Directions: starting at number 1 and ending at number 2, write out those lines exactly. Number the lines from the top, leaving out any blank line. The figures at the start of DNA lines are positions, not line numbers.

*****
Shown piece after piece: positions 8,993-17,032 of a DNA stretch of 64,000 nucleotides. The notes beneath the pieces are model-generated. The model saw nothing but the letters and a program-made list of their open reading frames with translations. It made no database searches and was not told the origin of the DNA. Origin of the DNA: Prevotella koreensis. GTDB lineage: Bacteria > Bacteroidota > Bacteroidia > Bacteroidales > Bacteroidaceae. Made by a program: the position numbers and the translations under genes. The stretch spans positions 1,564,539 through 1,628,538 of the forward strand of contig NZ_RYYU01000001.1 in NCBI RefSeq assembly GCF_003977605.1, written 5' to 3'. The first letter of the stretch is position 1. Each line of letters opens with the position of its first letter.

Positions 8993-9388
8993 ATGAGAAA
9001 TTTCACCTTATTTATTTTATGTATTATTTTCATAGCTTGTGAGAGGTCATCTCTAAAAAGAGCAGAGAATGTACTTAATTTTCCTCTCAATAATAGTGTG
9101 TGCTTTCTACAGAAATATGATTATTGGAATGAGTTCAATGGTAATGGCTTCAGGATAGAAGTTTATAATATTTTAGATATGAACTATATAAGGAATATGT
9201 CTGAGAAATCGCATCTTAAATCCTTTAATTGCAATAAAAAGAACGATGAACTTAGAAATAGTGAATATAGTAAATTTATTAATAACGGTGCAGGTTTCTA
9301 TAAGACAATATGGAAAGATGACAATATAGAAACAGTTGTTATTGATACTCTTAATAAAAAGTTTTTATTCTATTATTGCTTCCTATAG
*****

Shown piece after piece: positions 8,993-17,032 of a DNA stretch of 64,000 nucleotides. The notes beneath the pieces are model-generated. The model saw nothing but the letters and a program-made list of their open reading frames with translations. It made no database searches and was not told the origin of the DNA. Origin of the DNA: Prevotella koreensis. GTDB lineage: Bacteria > Bacteroidota > Bacteroidia > Bacteroidales > Bacteroidaceae. Made by a program: the position numbers and the translations under genes. The stretch spans positions 1,564,539 through 1,628,538 of the forward strand of contig NZ_RYYU01000001.1 in NCBI RefSeq assembly GCF_003977605.1, written 5' to 3'. The first letter of the stretch is position 1. Each line of letters opens with the position of its first letter.

Positions 8993-9388